My mother told us that the aroma of their simple food was so good that after they left, my mother and aunt cooked the same simple food for dinner and relished it with the whole family.
Since the day I heard this story, I love Sabut masoor ki dal, and whenever I make it I remember that little story.
It’s a very simple recipe and needs only a few ingredients. A lot of people add onions and tomatoes to it but at our home this dal is tempered only with cumin seeds, garlic and green chilies.
One thing which is very important is that it’s eaten sour. Traditionally in Uttarakhand a molasses like thick black but extremely sour syrup made with Citron called chookh is added to make this lentil sour.
Unfortunately, if you are not in Uttarakhand it’s almost impossible to find it as I have never seen anyone selling that amazing ingredient outside Uttarakhand so instead of chookh add lots of lime juice to your lentil.
You can enjoy this lentil with rice as well as roti. It’s a very good source of protein.
Do you also love a dish because of some story associated with it? If yes, please share with me, I would love to hear it.
Ingredients required to make whole masoor dal
For making this simple lentil recipe, you need only the following basic ingredients:
- Brown lentil (whole masoor dal)
- Cumin seeds
- Coriander powder
- Turmeric powder
- Green chili peppers
- Garlic: If your taste buds allow, use lots of garlic to flavor this lentil.
- Lemon juice: This lentil is eaten sour but feel free to adjust the quantity as per your taste. Traditionally, in Uttarakhand, a thick black vinegar made with citron is used for the sour taste. That special vinegar is called chookh in the local language. However, it's almost impossible to find it anywhere outside the Himalayan region so I have used lemon juice.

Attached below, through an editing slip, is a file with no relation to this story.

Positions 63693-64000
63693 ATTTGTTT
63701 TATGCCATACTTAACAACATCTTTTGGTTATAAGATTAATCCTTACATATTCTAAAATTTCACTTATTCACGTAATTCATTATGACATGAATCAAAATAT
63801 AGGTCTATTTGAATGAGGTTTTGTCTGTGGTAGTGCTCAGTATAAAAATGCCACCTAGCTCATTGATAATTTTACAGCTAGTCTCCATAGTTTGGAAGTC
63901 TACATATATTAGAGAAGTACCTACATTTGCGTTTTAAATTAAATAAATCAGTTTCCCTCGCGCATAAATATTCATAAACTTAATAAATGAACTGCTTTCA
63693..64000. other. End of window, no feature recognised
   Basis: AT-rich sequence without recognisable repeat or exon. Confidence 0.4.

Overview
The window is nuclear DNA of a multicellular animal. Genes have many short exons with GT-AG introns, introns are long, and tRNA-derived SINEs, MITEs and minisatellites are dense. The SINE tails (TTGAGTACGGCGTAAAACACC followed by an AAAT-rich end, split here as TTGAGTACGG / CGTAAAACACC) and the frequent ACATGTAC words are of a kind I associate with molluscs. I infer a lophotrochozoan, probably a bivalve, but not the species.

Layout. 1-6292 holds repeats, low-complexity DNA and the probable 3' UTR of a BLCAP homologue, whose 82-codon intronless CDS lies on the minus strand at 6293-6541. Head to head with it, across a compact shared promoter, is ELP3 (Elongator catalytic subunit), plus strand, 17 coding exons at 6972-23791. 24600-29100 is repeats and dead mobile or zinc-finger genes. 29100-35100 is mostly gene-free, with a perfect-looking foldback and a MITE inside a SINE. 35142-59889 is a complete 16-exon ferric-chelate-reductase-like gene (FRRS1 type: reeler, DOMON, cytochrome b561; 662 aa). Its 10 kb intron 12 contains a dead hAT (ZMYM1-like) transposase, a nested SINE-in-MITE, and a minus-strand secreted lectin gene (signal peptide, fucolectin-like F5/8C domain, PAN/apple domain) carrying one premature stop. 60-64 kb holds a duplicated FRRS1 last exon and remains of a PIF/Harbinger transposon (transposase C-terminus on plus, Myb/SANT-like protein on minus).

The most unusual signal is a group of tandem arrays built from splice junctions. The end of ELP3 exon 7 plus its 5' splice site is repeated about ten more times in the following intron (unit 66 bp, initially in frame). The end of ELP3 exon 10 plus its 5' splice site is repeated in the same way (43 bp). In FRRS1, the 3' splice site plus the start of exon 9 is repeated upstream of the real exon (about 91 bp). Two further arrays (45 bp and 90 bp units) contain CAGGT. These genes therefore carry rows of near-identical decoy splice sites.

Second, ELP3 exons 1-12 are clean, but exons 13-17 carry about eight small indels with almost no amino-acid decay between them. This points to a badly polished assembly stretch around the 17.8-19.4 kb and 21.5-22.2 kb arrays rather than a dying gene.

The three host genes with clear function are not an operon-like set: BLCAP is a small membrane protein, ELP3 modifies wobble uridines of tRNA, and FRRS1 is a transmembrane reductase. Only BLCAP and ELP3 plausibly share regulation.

- Coriander leaves ( for garnishing): Indian curries and lentils are incomplete without fresh coriander leaves.
- Mustard oil: Like many Northern and Eastern states of India, mustard oil is the main medium of cooking in Uttarakhand too. However, you can also use ghee or any other cooking oil of your choice.
More easy lentil recipes
If you are looking for vegan protein sources then do include lentils to your daily diet. And, if lentils are new for you, you start with the following very easy but tasty lentil recipes:
If you try any of my recipes then please don’t miss to rate it in the comments section below.
Disclaimer: Please note that some of the links shared in my blog are affiliate links and I will get benefited if you buy products from them at no extra cost to you. However, I have personally used most of these products hence recommending them to you. You are free to buy them from anywhere also.
How to make whole masoor dal?
Whole masoor dal-Indian style brown lentil
- 1 cup brown lentil sabut masoor
- 4 cups water
- 1/2 tbsp roughly chopped garlic cloves
- 2-3 chopped green chilies
- 2 tbsp chopped coriander leaves for garnishing
- Juice of 1/2 a lemon adjust as per taste
- 1 teaspoon cumin seeds
- 1/2 tbsp coriander powder
- 1/4 teaspoon turmeric powder
- 1 tbsp mustard oil/ any cooking oil of your choice
- Salt as per taste
- Add brown lentil, water, turmeric powder, and salt to a pressure cooker and cook around 4 whistles on medium flame.
- Heat oil in a tadka pan or any small pan and add chopped garlic. Saute until the garlic starts turning brown. Add cumin seeds and saute for another few seconds. Add green chilies, and coriander powder. Saute for a few seconds and then add this mixture to the cooked lentil.
- Mix well, add lemon juice, and coriander leaves. Serve hot with rice or roti.